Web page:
by Su Clauson-Wicker

Jill Barr Loope’s first job after graduating from Radford University in 1988 was in hotel sales and tourism. After 25 years in economic development in three Virginia communities, Loope still loves selling, negotiating and closing a deal. And she’s great at it, as her leadership in accomplishing Roanoke County’s largest single economic development coup –luring in packaging manufacturer Ardagh Group’s new $93.5-million plant in 2014– attests.

“Economic development is a complex form of selling,” Loope says. “You have to determine whether the deal is an effective use of community resources and how it can benefit both parties. You must juggle a lot of information in mind as you negotiate.”

portrait-cropIn fact, Loope says selling and problem solving are her favorite parts of her position as director of Roanoke County Economic Development. In addition to marketing and recruiting companies for Roanoke County, Loope and her staff work hard to retain and help to expand local businesses.

“It’s important to know a little about a lot of things,” she says. “You need to know where to get information and how to fit the pieces together. It’s a matter of understanding the community, the politics, and businesses, and constantly balancing their needs.”

This fall Loope has been especially busy. In September, Roanoke County joined with Roanoke City and Salem to acquire 106 acres along Interstate 81 to make the area competitive for industries seeking larger sites for development. This first project of the Western Virginia Regional Industrial Facility Authority will likely close in December, Loope says.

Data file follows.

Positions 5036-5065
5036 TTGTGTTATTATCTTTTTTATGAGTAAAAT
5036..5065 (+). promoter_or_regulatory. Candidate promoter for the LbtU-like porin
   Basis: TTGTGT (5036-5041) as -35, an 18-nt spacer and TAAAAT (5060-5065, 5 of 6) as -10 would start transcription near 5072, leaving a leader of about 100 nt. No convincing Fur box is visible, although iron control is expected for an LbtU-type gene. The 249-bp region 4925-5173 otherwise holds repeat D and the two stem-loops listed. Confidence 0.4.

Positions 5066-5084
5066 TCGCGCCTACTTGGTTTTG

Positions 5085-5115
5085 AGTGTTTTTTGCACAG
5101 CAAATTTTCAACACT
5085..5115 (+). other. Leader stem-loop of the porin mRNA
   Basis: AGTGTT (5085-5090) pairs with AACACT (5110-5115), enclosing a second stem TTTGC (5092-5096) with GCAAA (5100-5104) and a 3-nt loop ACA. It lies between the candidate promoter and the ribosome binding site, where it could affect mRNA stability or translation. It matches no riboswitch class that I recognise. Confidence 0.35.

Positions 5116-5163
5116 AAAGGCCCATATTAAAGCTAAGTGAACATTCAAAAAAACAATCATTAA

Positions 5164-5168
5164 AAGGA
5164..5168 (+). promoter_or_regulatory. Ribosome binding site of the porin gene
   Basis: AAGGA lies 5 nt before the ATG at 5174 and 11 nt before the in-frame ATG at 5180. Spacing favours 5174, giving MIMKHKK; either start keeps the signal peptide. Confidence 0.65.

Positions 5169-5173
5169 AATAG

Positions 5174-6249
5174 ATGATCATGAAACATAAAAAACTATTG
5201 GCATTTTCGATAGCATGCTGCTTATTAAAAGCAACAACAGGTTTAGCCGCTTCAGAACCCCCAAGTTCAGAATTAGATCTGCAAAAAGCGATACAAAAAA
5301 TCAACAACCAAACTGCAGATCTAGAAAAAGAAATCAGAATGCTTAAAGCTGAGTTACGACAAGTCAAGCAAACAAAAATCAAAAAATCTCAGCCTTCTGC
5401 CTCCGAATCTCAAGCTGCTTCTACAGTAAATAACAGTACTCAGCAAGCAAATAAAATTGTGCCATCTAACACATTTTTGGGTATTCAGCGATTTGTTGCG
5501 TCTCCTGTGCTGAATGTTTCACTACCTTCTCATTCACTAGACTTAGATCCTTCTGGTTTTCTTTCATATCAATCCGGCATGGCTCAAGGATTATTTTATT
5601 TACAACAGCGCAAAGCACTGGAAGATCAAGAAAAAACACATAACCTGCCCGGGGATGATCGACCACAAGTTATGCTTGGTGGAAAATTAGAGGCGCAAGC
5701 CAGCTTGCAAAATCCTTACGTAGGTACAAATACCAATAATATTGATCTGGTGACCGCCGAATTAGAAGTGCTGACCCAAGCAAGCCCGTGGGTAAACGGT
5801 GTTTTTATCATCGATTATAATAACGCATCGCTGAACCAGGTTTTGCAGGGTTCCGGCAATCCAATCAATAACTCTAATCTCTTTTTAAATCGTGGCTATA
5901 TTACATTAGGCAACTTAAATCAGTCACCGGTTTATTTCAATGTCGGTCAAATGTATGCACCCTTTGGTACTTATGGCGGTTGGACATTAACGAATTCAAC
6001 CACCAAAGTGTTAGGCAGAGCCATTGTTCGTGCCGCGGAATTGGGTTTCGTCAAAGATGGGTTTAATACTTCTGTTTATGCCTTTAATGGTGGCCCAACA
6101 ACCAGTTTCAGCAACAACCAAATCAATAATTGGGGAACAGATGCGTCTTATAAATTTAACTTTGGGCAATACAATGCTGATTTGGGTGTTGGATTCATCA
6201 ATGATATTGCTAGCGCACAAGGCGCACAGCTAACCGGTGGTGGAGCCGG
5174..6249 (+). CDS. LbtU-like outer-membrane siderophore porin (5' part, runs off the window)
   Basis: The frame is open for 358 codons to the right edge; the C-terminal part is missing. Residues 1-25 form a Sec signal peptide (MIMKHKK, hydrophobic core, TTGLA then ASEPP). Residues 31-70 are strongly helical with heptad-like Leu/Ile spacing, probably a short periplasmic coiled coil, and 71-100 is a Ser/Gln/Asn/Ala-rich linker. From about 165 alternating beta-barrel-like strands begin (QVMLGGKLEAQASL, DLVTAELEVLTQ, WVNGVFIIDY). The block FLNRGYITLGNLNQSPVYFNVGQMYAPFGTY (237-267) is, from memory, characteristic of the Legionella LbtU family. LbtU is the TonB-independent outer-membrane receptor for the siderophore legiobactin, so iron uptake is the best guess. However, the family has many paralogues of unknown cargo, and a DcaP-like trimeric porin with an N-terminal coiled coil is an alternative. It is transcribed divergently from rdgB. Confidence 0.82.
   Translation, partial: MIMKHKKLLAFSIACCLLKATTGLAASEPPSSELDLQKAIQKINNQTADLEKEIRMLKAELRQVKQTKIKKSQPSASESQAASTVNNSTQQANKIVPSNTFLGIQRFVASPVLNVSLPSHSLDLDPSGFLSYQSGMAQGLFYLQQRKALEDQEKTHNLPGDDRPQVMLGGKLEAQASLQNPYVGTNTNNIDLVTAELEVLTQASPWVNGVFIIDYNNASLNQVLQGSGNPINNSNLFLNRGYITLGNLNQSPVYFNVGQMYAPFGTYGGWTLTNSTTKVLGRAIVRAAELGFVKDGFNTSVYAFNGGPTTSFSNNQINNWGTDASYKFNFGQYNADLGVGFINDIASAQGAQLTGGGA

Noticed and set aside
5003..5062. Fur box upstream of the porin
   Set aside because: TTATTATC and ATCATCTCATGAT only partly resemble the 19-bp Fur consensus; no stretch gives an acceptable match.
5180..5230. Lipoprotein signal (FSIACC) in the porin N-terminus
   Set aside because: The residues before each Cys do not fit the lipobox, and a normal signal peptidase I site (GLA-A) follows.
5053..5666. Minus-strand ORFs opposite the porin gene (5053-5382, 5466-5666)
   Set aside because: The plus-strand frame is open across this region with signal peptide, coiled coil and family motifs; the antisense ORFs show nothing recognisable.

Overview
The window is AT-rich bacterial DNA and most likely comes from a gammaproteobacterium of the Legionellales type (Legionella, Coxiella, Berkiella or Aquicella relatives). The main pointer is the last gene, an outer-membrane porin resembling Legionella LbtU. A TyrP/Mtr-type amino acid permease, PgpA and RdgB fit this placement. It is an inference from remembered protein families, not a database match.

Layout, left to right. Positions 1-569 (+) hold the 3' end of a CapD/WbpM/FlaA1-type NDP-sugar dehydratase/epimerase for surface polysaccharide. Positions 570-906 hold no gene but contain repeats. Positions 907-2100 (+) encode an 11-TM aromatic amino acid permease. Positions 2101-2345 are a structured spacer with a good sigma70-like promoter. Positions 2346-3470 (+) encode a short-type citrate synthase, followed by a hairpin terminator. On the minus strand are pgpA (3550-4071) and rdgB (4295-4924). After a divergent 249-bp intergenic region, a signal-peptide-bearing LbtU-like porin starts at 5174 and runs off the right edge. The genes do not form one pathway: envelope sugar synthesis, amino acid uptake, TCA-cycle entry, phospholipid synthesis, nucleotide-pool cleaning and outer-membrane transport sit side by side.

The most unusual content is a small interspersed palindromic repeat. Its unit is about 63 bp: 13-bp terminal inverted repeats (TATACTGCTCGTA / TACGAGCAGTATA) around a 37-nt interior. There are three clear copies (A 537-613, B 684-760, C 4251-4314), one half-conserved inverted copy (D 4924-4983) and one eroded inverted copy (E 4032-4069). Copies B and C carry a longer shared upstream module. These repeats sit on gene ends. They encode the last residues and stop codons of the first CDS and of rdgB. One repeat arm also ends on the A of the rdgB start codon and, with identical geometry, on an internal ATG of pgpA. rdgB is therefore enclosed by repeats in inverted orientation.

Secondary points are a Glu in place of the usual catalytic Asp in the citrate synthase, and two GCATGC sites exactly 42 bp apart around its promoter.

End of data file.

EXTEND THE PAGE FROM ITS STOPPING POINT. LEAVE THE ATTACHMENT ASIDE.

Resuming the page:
Other key county projects include implementing the outdoor recreation-oriented master plan for Explore Park, working with the developer who recently purchased Tanglewood Mall on a town center mixed-use concept, and implementing a study of Route 419 corridor redevelopment possibilities.

“We’ve had remarkable community participation in the process so far,” Loope says. “The consultants will create a vision statement and then a new look for the area, something that is more pedestrian-friendly and feels like a town center.”

Loope has worked on economic development in Roanoke County for almost 16 years, over 11 as assistant director and the past five and half as director. She’s collaborated with Anderson & Associates since her days as economic development director of the City of Radford. “Anderson is an outstanding resource for economic development across the state,” she says. “I like their team approach.”

Loope lives and breathes economic development a large part of each day; she de-stresses by hitting the gym, playing golf, and traveling. She and her husband recently celebrated her 50th birthday with a trip to Italy.

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